This is the e-mail I sent to my MP this week about the imminent #FIPA (or #FIPPA) trade pact the government plans to pass by November 1. I have adapted some of the text from a form letter provided by the Council of Canadians.
Subject: Please push for debate on Canada-China corporate rights pact (FIPA)
I am opposed to the Canada-China Foreign Investment Promotion and Protection Agreement (FIPA). These investment agreements are nothing but corporate rights pacts that put public policy at risk from costly, secretive lawsuits. They undermine democracy. And the particular interests of parties to this deal stand to gravely extend the corporate extraction industry’s environmental harms too.
At the very least, Parliament should have the opportunity to debate and make changes to the treaty, or to eventually reject it if MPs determine it is not in Canada’s best interests.
Australia has discontinued the practice of including investor protection dispute mechanisms in trade deals like this; that is an approach Canada should consider. (Ideally, I would like to see a plebiscite mechanism implemented to debate and publicly ratify deals like this, but Canada at present is far from an ideal democracy.)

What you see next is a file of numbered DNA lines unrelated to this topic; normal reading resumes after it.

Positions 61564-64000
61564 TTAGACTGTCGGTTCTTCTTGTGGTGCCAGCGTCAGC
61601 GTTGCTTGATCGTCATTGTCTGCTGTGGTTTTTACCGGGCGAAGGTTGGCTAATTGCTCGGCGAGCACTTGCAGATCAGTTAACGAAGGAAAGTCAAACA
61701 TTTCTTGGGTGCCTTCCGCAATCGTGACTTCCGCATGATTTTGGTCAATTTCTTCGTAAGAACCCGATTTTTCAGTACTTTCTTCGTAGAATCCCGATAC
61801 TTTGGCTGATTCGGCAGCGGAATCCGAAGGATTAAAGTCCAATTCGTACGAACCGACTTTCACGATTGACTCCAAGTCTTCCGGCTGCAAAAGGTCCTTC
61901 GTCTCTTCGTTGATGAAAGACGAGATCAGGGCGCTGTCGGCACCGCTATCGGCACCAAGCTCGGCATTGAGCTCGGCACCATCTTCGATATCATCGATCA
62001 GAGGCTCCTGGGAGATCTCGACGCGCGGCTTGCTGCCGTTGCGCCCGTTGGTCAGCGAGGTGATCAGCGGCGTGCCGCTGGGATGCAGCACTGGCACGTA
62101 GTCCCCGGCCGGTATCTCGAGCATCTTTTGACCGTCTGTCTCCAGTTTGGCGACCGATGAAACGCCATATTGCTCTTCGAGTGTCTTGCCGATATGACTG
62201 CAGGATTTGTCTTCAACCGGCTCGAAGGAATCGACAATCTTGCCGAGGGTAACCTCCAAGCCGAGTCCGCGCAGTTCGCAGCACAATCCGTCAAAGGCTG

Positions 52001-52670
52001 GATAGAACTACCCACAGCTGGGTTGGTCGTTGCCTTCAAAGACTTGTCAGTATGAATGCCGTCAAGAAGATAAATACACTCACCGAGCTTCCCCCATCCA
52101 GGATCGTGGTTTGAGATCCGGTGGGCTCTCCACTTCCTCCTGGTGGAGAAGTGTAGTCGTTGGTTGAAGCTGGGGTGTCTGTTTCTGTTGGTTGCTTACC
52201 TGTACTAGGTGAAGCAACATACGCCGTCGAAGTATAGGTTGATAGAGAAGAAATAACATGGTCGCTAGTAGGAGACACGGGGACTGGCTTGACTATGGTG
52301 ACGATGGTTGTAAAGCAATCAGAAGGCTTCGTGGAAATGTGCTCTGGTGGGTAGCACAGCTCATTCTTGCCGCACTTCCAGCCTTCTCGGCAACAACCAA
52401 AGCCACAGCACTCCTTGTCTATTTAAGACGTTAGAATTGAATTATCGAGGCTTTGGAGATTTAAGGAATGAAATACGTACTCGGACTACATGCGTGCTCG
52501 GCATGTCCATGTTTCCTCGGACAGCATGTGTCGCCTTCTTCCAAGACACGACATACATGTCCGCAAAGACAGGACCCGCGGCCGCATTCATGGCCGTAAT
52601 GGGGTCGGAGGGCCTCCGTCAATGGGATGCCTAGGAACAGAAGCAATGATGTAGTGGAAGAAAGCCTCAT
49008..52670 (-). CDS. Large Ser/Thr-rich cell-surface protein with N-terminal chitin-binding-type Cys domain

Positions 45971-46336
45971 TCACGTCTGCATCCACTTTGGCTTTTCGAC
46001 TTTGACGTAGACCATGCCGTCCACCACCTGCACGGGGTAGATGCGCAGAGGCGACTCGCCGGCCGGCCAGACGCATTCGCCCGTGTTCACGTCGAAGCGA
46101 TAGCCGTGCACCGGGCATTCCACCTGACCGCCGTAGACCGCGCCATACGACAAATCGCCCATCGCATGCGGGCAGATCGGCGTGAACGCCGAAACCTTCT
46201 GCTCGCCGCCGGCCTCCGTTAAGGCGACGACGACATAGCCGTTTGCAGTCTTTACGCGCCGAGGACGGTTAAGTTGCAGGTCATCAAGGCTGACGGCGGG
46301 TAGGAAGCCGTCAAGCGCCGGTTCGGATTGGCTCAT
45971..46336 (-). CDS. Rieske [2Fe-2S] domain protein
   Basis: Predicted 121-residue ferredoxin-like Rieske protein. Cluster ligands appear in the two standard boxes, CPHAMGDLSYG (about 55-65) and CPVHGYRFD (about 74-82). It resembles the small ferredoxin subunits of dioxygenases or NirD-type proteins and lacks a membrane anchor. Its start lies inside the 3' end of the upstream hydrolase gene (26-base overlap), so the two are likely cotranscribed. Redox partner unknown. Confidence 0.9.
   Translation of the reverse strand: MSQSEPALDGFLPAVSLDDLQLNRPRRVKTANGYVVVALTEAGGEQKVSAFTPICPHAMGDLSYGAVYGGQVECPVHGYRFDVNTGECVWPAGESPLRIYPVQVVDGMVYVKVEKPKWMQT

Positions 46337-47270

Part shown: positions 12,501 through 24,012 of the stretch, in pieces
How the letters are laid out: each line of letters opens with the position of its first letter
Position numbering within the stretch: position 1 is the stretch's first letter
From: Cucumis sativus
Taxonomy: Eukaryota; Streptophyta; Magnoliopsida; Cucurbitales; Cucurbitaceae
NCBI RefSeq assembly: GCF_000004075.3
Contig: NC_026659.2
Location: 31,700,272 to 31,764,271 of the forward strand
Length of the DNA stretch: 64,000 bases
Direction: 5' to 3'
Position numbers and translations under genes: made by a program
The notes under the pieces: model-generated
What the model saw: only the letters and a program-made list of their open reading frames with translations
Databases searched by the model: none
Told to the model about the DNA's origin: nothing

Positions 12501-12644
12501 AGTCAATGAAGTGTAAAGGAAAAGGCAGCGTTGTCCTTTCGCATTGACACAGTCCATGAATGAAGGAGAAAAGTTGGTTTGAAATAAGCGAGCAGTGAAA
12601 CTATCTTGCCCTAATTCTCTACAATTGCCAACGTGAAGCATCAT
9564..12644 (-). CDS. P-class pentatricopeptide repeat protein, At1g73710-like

I look forward to your response and thank you for your hard work on behalf of our riding.
The #FIPA deal compromises Canadian democracy and resource sovereignty, and is arguably unconstitutional. Yet it has received very little media attention, will commit Canada to at least fifteen years, and stands to pass entirely without debate in little over a week. As Elizabeth May writes:
the House has been debating C-42, the Canada-Panama trade agreement since last spring (total volume of trade $213 million.) and we had six days debate in the House and 6 days in Committee before passing C-23, the Canada-Jordan trade agreement (volume of trade $90 million.) This sweeping deal with China is not due for a single hour of debate before passage (trade volume $64 billion.)
If you are concerned – alarmed – about this trade treaty, write to your MP to demand the Opposition make it a debate topic on Opposition Day. There’s also a petition you can sign – as nearly 50,000 Canadians already have done.
Trade deals like this clearly show what Chris Hedges calls “the hollowness of electoral politics”: the neoliberal governments of the (over)developed world today act less to serve and protect the public interest than to facilitate the extractions and exploitations of multinational corporations, the imperial powers that have colonized us. We need to look as closely at trade treaties as we look at formal legislation, as more and more machinations of ruling power retreat into their Byzantine shadows.